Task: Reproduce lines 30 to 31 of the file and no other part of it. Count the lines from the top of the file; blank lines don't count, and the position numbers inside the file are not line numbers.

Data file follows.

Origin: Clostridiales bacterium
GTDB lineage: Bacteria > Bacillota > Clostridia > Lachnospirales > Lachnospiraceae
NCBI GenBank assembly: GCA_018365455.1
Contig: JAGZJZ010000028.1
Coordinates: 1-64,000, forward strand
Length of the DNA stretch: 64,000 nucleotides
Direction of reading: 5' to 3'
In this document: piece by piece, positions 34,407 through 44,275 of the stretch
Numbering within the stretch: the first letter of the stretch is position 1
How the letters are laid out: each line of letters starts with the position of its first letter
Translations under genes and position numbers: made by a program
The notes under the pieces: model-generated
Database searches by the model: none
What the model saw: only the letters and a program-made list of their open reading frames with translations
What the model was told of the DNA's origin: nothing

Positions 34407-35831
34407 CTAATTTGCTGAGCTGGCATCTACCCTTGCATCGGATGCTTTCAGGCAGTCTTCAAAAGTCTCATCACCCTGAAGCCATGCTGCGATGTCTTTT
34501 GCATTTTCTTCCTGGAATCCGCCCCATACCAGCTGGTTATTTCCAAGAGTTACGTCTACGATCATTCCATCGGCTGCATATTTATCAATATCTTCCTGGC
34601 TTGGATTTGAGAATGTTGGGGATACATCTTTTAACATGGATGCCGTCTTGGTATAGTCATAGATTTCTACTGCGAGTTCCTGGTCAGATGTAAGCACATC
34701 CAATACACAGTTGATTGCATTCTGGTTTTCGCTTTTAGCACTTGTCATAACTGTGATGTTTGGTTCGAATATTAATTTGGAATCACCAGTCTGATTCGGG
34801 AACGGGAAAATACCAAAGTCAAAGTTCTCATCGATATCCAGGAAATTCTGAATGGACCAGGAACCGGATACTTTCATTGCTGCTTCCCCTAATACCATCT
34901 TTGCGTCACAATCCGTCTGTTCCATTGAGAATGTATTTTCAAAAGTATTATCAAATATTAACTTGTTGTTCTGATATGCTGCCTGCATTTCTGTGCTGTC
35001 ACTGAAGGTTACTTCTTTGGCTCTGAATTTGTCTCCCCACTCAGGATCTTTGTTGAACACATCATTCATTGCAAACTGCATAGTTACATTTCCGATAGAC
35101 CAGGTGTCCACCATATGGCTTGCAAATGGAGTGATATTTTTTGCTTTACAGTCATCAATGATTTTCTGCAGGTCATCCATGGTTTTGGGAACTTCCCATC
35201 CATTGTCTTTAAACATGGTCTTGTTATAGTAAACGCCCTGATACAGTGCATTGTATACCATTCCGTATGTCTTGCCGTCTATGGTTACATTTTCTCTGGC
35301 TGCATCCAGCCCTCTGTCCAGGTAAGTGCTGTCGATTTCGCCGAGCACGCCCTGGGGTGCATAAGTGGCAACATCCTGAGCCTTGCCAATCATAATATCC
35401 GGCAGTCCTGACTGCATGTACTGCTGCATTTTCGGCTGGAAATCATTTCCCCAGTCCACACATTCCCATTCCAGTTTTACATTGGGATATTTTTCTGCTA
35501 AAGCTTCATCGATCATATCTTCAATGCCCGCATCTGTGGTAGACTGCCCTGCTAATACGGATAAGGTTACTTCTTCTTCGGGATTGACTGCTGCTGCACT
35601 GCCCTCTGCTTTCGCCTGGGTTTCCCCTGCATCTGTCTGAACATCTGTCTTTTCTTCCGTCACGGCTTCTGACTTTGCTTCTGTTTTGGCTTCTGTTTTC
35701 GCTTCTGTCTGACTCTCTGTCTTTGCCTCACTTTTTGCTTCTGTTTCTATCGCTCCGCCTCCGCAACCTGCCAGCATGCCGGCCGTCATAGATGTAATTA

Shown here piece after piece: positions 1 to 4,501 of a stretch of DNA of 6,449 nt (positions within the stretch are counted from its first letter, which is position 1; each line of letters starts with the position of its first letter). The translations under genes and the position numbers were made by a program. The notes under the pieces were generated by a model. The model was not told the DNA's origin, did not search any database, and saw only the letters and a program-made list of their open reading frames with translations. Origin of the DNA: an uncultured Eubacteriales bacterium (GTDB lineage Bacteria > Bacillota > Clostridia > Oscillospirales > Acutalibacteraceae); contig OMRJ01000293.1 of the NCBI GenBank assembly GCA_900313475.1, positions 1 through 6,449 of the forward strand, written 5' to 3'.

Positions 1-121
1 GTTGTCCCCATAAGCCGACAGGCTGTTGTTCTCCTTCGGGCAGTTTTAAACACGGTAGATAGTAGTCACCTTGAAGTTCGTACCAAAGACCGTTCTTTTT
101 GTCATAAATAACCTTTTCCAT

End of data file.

35701 GCTTCTGTCTGACTCTCTGTCTTTGCCTCACTTTTTGCTTCTGTTTCTATCGCTCCGCCTCCGCAACCTGCCAGCATGCCGGCCGTCATAGATGTAATTA

Shown here piece after piece: positions 1 to 4,501 of a stretch of DNA of 6,449 nt (positions within the stretch are counted from its first letter, which is position 1; each line of letters starts with the position of its first letter). The translations under genes and the position numbers were made by a program. The notes under the pieces were generated by a model. The model was not told the DNA's origin, did not search any database, and saw only the letters and a program-made list of their open reading frames with translations. Origin of the DNA: an uncultured Eubacteriales bacterium (GTDB lineage Bacteria > Bacillota > Clostridia > Oscillospirales > Acutalibacteraceae); contig OMRJ01000293.1 of the NCBI GenBank assembly GCA_900313475.1, positions 1 through 6,449 of the forward strand, written 5' to 3'.